The judgment and sentence of the District Court is affirmed.

It is so ordered.

HERNANDEZ J., concurs.

SUTIN, J. dissenting.

SUTIN, Judge


I dissent.

The “Complaint Misdemeanor” is a blank form; it is not signed, sworn to or subscribed before the police judge. It does not state the violation of any crime contrary to any city ordinance. There was no compliance with § 38-1-2, N.M.S.A.1953 (2nd Repl. Vol. 6). The police judge did not have jurisdiction, and without it there can be no trial, conviction or punishment. City of Elvins v. De Priest, 398 S.W.2d 22, 24 (Mo.Ct.App.1965); Smith v. Abram, 58 N.M. 404, 410, 271 P.2d 1010 (1954).

(2) Section 64-22-11.3, N.M.S.A.1953 (2nd Repl. Vol. 9, pt. 2) provides:

The uniform traffic citation used as a notice to appear is a valid complaint, though not verified, in the event the person receiving it voluntarily appears in court. [Emphasis added]

There was no “notice to appear” signed or received by defendant. There was no unsigned “notice to appear” received by defendant. The uniform traffic citation could not be used as a “notice to appear”. It was not a valid complaint.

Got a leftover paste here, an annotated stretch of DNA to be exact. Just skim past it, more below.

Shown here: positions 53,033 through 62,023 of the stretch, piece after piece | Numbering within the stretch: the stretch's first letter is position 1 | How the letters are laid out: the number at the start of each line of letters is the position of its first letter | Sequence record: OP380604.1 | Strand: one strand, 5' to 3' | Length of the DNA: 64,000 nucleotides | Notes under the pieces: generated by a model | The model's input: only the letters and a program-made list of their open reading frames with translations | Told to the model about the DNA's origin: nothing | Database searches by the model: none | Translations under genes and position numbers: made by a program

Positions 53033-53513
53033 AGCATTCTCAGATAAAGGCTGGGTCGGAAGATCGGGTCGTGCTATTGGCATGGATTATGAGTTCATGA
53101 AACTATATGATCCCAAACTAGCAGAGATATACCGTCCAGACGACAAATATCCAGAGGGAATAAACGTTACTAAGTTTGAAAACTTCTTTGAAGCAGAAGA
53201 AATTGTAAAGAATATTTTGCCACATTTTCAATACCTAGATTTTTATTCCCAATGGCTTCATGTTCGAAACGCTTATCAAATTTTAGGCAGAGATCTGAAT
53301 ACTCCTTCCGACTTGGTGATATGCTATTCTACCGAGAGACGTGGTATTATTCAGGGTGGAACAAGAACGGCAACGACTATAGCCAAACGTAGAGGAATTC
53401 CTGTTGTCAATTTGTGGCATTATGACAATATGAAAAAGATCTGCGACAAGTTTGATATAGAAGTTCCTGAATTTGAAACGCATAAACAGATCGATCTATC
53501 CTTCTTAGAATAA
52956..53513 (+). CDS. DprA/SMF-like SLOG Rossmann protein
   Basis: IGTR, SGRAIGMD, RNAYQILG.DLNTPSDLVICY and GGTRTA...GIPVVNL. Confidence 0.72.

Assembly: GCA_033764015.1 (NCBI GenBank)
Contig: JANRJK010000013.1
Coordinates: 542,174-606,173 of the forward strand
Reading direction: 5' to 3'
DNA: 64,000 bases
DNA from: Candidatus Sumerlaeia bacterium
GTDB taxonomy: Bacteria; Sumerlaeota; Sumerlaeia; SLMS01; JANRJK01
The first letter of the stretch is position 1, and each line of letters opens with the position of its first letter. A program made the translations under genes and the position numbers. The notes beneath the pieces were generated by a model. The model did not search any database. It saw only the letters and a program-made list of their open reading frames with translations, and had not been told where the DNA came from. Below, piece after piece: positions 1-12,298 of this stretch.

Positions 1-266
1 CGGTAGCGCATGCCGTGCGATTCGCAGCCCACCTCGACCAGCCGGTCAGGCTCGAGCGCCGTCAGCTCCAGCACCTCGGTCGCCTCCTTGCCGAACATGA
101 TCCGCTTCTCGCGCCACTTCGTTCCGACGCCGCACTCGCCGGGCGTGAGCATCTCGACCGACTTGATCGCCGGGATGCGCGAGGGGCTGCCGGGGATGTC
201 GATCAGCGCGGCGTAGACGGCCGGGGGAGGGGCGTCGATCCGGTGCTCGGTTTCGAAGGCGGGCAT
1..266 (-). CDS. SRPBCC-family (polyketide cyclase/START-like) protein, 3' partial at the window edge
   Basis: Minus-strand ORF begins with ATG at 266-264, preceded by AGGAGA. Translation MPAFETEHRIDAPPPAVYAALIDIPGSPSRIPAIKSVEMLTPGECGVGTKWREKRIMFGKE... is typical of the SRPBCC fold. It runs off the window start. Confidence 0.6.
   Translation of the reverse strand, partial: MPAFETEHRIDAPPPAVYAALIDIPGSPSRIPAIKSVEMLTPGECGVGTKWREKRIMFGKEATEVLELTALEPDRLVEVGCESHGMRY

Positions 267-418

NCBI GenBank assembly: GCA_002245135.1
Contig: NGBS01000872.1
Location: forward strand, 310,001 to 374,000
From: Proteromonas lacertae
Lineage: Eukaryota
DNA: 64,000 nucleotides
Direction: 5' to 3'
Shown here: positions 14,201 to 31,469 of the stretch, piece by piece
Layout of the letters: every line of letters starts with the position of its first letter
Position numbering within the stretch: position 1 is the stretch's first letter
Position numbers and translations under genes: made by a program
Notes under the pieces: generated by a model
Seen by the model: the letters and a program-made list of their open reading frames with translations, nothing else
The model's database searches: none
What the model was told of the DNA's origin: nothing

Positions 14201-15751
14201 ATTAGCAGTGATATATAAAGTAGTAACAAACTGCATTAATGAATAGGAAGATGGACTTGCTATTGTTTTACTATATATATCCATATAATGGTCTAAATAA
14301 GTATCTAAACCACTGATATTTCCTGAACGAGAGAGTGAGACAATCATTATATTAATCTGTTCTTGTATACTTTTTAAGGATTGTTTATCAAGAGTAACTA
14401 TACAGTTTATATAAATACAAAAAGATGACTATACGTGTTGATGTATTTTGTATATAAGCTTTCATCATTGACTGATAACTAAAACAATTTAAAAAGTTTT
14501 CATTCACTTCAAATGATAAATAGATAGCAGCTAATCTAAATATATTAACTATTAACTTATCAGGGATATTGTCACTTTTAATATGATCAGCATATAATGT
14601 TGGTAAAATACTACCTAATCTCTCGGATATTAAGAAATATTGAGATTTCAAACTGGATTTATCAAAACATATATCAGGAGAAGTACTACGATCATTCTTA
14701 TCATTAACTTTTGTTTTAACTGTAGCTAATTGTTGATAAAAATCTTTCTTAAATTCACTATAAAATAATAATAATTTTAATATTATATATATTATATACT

(3) The uniform traffic citation stated:


This is a “jig-saw” complaint, not a valid complaint for violation of a municipal ordinance. What does “10-201” mean? It is not identified as Hobbs Municipal Code. What does “D W I” mean? All I can find in Abbreviations, 1 C.J.S. Abbreviations, p. 276, 1972 Supplement, is “died without issue”, a common abbreviation in genealogical tables. Black’s Law Dictionary, Fourth Edition, p. 465. There is no *279rule found which permits an abbreviation to decide a criminal offense, nor a number to decide a municipal ordinance.

No mention was made of municipal ordinances and no section of New Mexico statutes was set forth. Defendant was not charged with violation of any municipal ordinance or statute.

(4) A prosecution for violation of a municipal ordinance is a civil proceeding with quasi-criminal aspects. City of Elvins v. De Priest, supra; City of Tucumcari v. Belmore, 18 N.M. 331, 137 P. 585 (1913); City of Clovis v. Curry, 33 N.M. 222, 264 P. 956 (1928). On appeal to the district court, the appeal must be governed by the Rules of Civil Procedure, except that the municipality has the burden of proving violation of the ordinance beyond a reasonable doubt. Section 38-1-8(C), N.M.S.A. 1953 (2nd Repl. Vol. 6).

No municipal ordinance of Hobbs appears in the record. “ . . . We will not take judicial notice of municipal ordinances. . . . ” McKeough v. Ryan, 79 N.M. 520, 521, 445 P.2d 585, 586 (1968).

For all the reasons stated, the conviction should be reversed and defendant discharged. This haphazard method of convicting a person of violation of a municipal ordinance should not be tolerated.